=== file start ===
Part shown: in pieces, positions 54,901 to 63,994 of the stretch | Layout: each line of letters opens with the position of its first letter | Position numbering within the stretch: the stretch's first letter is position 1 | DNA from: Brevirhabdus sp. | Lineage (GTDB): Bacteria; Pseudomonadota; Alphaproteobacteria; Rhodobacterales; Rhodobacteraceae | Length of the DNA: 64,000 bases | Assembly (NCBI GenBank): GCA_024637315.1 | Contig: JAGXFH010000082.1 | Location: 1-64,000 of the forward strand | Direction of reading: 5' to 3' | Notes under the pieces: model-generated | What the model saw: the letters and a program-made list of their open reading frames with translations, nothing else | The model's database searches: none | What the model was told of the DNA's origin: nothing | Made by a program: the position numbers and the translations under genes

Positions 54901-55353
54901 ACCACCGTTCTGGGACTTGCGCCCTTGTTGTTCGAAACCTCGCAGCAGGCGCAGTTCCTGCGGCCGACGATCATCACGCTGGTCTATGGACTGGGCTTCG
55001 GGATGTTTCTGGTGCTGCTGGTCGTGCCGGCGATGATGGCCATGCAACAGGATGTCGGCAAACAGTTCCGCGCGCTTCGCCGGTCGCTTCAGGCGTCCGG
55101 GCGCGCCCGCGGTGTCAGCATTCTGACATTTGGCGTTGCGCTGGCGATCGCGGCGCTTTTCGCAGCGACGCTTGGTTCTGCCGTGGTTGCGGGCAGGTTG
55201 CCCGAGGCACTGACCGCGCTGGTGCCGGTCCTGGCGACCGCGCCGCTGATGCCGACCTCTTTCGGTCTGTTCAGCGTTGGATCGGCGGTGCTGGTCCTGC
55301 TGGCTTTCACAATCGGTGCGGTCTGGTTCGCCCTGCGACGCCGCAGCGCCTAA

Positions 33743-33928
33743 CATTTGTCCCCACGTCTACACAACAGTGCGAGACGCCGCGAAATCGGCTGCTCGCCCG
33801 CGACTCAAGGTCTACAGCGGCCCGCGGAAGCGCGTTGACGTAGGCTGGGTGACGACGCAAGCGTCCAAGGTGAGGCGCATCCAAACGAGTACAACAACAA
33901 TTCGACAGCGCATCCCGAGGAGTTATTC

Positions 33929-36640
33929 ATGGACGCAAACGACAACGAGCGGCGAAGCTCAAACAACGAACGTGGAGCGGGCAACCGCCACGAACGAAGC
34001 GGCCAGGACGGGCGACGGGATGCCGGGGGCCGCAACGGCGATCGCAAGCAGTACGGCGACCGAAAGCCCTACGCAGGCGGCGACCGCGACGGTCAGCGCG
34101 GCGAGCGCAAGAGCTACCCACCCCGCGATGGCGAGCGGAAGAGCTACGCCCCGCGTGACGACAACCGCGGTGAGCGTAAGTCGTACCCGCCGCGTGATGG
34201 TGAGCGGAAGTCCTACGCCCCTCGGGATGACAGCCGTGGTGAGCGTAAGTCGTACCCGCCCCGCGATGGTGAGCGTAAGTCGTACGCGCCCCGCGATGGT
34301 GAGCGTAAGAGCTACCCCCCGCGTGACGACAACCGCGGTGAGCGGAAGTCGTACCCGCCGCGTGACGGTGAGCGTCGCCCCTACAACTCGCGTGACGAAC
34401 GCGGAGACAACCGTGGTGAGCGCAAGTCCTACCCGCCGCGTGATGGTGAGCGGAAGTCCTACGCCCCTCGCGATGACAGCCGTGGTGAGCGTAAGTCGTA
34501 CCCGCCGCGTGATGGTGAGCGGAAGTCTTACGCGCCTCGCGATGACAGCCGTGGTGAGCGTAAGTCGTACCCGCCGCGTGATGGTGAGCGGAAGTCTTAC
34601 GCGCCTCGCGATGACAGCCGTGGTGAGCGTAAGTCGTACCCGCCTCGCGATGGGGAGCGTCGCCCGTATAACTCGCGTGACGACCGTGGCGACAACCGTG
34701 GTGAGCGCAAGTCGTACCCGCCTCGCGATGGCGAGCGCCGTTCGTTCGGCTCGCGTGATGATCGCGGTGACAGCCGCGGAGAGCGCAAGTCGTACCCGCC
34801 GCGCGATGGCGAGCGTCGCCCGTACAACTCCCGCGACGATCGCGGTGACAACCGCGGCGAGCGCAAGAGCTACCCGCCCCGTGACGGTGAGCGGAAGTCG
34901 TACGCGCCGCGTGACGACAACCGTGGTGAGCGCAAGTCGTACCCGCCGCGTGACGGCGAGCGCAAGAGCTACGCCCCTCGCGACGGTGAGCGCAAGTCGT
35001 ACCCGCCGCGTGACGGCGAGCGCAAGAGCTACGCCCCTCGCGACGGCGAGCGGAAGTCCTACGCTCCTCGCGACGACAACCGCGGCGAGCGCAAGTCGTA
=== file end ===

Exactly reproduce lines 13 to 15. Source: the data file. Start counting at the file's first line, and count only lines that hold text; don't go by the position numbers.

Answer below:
33929 ATGGACGCAAACGACAACGAGCGGCGAAGCTCAAACAACGAACGTGGAGCGGGCAACCGCCACGAACGAAGC
34001 GGCCAGGACGGGCGACGGGATGCCGGGGGCCGCAACGGCGATCGCAAGCAGTACGGCGACCGAAAGCCCTACGCAGGCGGCGACCGCGACGGTCAGCGCG
34101 GCGAGCGCAAGAGCTACCCACCCCGCGATGGCGAGCGGAAGAGCTACGCCCCGCGTGACGACAACCGCGGTGAGCGTAAGTCGTACCCGCCGCGTGATGG